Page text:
I also think that long, long term we will be able to create a body that ages very incrementally. This paper only states homeostasis will be lost eventually, it says nothing about when that might be, it could be 1000s years.

Posted by: Mark at November 1st, 2017 5:03 AM

If this paper is true, then how does the germline maintain itself over millions of years? It seems to me that molecular biology should contain within itself the ability to maintain homeostasis of a life-form indefinitely.

Posted by: Abelard Lindsey at November 1st, 2017 10:38 AM

@ Abelard

Because it is only one type of cell (before differentiation)

Posted by: Mark at November 1st, 2017 11:39 AM

Additionally, it seems to me that homeostasis ought to be maintainable indefinitely by periodically purging the body of dysfunctional cells (senolytics) and then replenishing using some method of induced cell turnover.

Posted by: Abelard Lindsey at November 1st, 2017 2:07 PM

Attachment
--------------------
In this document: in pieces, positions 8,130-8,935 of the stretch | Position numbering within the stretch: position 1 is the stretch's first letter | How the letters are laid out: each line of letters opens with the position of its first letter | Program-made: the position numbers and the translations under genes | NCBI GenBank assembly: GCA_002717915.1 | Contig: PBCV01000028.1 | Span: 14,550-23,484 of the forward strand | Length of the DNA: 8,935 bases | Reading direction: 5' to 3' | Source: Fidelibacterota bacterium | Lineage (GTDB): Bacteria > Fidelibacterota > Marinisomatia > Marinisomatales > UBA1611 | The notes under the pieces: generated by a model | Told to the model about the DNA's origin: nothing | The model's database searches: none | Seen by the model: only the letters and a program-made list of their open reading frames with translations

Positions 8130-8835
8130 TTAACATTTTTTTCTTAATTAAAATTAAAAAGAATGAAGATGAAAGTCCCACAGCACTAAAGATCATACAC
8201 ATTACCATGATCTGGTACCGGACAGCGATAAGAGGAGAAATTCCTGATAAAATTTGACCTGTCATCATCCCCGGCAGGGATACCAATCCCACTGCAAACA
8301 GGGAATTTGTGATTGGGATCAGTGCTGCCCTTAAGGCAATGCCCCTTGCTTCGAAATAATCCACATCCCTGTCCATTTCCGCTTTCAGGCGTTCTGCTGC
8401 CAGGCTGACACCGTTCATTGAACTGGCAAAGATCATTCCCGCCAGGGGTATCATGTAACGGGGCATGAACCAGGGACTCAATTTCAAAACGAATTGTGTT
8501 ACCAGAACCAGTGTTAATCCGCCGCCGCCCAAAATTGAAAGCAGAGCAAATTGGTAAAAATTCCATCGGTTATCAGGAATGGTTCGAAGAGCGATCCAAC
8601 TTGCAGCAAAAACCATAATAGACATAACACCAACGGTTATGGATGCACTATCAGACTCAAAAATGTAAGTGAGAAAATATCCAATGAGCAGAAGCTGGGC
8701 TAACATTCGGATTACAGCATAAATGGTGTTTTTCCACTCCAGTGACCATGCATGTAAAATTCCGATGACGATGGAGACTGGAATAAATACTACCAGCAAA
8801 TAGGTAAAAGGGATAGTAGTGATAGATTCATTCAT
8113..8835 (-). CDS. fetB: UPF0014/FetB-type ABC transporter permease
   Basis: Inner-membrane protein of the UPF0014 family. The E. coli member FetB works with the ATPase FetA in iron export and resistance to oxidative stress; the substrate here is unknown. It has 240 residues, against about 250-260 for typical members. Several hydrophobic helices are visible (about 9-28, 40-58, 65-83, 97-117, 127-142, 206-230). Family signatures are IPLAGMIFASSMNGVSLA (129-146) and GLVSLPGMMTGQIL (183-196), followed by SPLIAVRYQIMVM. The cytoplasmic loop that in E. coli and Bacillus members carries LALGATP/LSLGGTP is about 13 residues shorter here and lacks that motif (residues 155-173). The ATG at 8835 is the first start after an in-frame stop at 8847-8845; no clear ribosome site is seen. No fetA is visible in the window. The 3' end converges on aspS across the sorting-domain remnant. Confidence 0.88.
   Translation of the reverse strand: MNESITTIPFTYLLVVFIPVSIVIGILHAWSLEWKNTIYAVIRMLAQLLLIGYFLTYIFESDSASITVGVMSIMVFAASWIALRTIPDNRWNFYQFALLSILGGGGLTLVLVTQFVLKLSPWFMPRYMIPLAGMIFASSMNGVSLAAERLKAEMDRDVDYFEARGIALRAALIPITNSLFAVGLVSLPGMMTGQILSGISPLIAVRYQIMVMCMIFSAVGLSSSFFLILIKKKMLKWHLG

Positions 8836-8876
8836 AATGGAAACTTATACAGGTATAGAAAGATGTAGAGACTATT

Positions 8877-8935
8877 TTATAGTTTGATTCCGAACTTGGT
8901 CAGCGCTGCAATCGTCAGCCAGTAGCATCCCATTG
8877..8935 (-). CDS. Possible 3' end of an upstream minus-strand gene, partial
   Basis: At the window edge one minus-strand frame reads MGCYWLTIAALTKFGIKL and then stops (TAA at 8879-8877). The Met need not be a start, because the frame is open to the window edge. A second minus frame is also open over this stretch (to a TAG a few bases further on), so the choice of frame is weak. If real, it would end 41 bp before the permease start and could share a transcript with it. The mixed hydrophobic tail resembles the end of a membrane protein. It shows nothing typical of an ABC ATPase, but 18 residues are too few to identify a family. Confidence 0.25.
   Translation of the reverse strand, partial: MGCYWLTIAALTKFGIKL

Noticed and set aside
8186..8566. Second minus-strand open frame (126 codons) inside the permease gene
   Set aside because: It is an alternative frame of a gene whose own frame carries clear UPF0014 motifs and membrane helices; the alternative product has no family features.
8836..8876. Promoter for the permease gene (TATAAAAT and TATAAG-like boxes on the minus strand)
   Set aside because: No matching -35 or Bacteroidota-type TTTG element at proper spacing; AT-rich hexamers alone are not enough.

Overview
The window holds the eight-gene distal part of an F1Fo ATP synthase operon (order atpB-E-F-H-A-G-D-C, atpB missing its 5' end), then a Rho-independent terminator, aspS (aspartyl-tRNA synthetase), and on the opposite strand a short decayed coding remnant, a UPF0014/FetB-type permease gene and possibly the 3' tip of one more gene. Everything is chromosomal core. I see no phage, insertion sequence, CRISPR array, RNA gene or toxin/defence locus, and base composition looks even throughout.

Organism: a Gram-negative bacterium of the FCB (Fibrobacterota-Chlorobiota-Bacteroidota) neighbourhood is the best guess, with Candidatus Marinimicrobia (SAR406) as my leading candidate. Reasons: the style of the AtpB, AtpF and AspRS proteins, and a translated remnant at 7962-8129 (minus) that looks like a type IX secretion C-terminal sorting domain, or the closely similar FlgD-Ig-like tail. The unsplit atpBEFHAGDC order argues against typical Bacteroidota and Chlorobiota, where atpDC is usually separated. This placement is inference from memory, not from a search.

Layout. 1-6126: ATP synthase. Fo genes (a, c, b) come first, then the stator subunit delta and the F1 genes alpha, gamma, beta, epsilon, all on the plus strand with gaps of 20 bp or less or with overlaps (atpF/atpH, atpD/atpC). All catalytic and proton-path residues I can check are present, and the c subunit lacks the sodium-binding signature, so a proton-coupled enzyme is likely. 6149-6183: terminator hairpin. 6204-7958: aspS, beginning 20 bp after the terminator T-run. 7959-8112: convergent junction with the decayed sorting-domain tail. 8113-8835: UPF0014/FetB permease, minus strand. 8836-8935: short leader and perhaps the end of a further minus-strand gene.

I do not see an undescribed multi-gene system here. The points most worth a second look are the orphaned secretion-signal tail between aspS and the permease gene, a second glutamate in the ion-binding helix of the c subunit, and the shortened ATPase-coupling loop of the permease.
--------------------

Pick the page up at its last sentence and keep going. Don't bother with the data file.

The more I think about this paper, the more it seems bogus to me. These researchers are simply rehashing the old aging/cancer trade off idea. this trade off is that aging somehow serves as an inhibition of cancer. The problem with this idea is that cancer actually correlates very strongly with aging. This would not be the case if the trade off between aging and cancer was real. Young people don't get cancer very often. That fact alone ought to tell you the trade off between cancer and aging idea is bogus.

Posted by: Abelard Lindsey at November 1st, 2017 2:29 PM

@Abelard Lindsay: it is the trade-off between (a) loss of regenerative capacity / cell activity / growth in response to rising levels of damage versus (b) cancer, rather than a trade-off between aging and cancer in general. If our systems didn't shut down slowly with age, we'd have shorter live spans due to cancer, or so goes the consensus view. Selection pressure for longer life spans, with the rise of intelligence, the Grandmother hypothesis, etc, has been satisfied by this particular collection of mechanisms in our case.

Posted by: Reason at November 1st, 2017 3:41 PM